She browsed the display case, her stomach rumbling.
“Can I help you?”
She stood, and smiled at the familiar face from back in high school. Light brown hair and brown eyes, she was still as pretty now as she had been in school.
“Megan? Megan Lee?”
Megan frowned as if trying to place Molly’s face, then grinned. “Molly Burnett? I can’t believe it’s you. Are you back in town for Emma’s wedding?”
“Then welcome home. I’m so glad to see you after all these years.”
“Thanks.” She looked around. “And you work here?”
“Actually, I own the shop. I bought it two years ago after the Osajeck’s retired. I worked for them all through high school, and during breaks from college. I wanted to own my own bakery,and the opportunity fell into my lap when they decided to sell. And of course, you don’t want to hear all those details.
Molly grinned. “No, really, that’s fantastic. Congratulations. Also, it smells wonderful in here. I’m going to have a hard time figuring out what to buy.”
“Thank you. Have you gotten settled in yet?”
“No. I’m just driving into town, and thought I’d stop and buy some goodies on my way.”
“You’ve come to the right place, then. May I make some suggestions?”
Megan took out a box, and between the two of them, they filled it with éclairs and cream puffs.
She left the store, having survived her first reunion with an old friend from Hope. She made her way outside, stopping short as she spotted a very fine male ass bent over, inspecting her car.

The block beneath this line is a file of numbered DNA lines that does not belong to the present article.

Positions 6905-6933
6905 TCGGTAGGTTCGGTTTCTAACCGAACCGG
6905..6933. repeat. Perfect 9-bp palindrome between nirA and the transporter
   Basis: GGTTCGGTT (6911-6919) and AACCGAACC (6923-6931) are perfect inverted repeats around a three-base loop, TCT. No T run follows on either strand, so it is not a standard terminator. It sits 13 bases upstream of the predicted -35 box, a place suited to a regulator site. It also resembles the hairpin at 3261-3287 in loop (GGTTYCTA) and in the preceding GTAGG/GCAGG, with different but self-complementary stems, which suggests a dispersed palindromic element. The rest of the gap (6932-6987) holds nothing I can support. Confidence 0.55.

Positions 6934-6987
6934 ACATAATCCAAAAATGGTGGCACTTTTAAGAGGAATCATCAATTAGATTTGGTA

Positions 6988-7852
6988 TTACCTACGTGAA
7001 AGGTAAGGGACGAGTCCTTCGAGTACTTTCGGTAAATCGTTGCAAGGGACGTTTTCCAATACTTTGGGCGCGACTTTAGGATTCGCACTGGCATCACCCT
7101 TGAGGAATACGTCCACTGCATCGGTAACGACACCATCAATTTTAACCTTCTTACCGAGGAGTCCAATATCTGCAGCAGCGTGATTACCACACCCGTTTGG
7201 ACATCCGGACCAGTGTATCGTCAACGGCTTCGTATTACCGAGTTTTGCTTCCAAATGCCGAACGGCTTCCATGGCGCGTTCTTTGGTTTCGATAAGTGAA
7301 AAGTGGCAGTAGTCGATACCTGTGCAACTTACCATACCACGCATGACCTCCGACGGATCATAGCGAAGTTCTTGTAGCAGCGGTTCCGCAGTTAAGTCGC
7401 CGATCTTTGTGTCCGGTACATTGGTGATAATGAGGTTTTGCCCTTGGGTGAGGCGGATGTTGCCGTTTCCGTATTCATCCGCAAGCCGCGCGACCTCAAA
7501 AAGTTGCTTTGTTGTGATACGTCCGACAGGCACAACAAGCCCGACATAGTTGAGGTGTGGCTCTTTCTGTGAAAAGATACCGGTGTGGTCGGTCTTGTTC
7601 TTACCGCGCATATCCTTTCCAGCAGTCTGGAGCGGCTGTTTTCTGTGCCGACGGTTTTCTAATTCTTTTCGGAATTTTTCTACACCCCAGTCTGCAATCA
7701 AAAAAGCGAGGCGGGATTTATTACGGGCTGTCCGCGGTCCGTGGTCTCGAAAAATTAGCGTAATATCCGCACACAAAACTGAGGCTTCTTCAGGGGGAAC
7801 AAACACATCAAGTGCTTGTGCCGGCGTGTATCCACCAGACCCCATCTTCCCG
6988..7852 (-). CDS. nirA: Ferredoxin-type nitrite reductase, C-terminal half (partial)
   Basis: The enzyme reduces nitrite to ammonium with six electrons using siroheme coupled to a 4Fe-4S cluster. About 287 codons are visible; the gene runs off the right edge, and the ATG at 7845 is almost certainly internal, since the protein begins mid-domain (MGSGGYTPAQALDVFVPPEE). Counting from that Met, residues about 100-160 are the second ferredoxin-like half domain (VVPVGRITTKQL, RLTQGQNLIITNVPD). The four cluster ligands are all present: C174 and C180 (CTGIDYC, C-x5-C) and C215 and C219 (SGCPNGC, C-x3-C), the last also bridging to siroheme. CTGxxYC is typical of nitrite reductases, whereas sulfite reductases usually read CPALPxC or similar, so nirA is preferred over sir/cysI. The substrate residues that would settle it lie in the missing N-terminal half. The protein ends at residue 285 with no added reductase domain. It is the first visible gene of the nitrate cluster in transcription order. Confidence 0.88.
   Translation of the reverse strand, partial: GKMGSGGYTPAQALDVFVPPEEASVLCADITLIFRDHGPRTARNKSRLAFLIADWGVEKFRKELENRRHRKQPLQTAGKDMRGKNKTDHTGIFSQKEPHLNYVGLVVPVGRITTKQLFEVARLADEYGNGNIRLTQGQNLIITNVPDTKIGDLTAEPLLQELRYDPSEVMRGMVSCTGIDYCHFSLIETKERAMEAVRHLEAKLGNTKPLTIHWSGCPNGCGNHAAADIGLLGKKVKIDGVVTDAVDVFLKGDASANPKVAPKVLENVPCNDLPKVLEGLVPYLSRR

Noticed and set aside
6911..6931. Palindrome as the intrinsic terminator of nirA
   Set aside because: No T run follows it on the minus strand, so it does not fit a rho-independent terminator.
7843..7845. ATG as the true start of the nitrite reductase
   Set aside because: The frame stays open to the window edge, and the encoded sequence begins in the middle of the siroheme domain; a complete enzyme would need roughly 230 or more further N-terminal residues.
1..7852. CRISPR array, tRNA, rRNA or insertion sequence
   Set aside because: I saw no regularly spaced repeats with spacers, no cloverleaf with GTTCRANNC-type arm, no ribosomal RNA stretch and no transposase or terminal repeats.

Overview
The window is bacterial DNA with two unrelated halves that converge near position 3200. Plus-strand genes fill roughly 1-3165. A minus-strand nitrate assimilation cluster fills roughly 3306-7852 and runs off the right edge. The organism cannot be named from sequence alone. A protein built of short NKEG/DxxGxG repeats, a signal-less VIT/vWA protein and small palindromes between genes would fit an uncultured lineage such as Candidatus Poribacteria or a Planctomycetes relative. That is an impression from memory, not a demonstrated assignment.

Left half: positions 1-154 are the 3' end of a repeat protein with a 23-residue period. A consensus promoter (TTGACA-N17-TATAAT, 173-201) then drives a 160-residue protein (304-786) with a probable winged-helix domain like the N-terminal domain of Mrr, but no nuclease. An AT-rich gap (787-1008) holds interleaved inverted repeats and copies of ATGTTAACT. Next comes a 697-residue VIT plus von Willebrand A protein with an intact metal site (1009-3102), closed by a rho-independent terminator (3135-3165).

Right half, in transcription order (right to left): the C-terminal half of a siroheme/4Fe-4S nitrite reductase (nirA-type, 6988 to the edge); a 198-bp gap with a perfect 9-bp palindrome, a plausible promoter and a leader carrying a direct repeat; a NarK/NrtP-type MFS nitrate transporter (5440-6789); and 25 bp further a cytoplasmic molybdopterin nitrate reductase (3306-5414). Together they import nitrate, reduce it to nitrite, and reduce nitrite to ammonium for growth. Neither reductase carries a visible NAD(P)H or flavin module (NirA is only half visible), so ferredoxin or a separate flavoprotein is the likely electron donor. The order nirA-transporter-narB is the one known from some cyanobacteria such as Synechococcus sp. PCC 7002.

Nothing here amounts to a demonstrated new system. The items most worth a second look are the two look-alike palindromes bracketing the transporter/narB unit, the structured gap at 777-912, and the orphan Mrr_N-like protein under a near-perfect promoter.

“Can I help you?”
He straightened, and Molly almost dropped the box of baked goods.
The last person in Hope she wanted to see today—or ever–stared back at her.
Carter Richards, her first and only love, and the main reason she’d left Hope all those years ago.
“What are you doing here, Carter?”
“My auto shop is just a few doors down. I was outside and I saw you get out of the car.”
Recovering, she walked over to the driver’s side, placed the box on the hood, then opened the door. “And you thought this would be a good place for a reunion? Really, Carter?”
She hoped he wouldn’t notice her hands shaking as she slid the box onto the passenger seat and climbed in, shutting the door.
He leaned his forearms inside the car. “That’s all you have to say?”
“I think we said all we needed to say to each other twelve years ago.”
She turned the key and winced at George’s attempts to fire on all cylinders. She tried again, and this time, the car fired up. Sort of. It mostly wheezed..
Dammit. Come on, George. I just need you to start this one time.
“Let me help you with that.”
She shot him a look. “I don’t need help. I can do this.”
She tried again. No go.
Carter’s voice was soft, laced with tenderness and concern. She wanted him to disappear. She wanted to pretend he didn’t exist, just like she’d tried to erase him from her memories. She wanted to be anywhere but here right now.
“Slide out and let me give it a try.”
With a resigned sigh, she opened the door and got out. Carter slid in and fiddled with the ignition.
“George is a little touchy.”
He turned to face her. “George?”
Crossing her arms, she nodded. “Yes. George.”
His lips curved, and her stomach tumbled. God, he was even more good-looking now than he’d been in high school. Dark hair, and those mesmerizing green eyes. He wore a polo shirt that stretched tight over his well-muscled biceps. Why couldn’t he have turned out bald and fat and hideously ugly? Not that it would have made a difference anyway, because he still would have been Carter.
When George’s engine finally turned over, tears pricked Molly’s eyes.
Carter got out and held the door for her. “There you go.”
He shut the door, then leaned in again. “Molly . . .”
She looked up at him. “Please don’t.”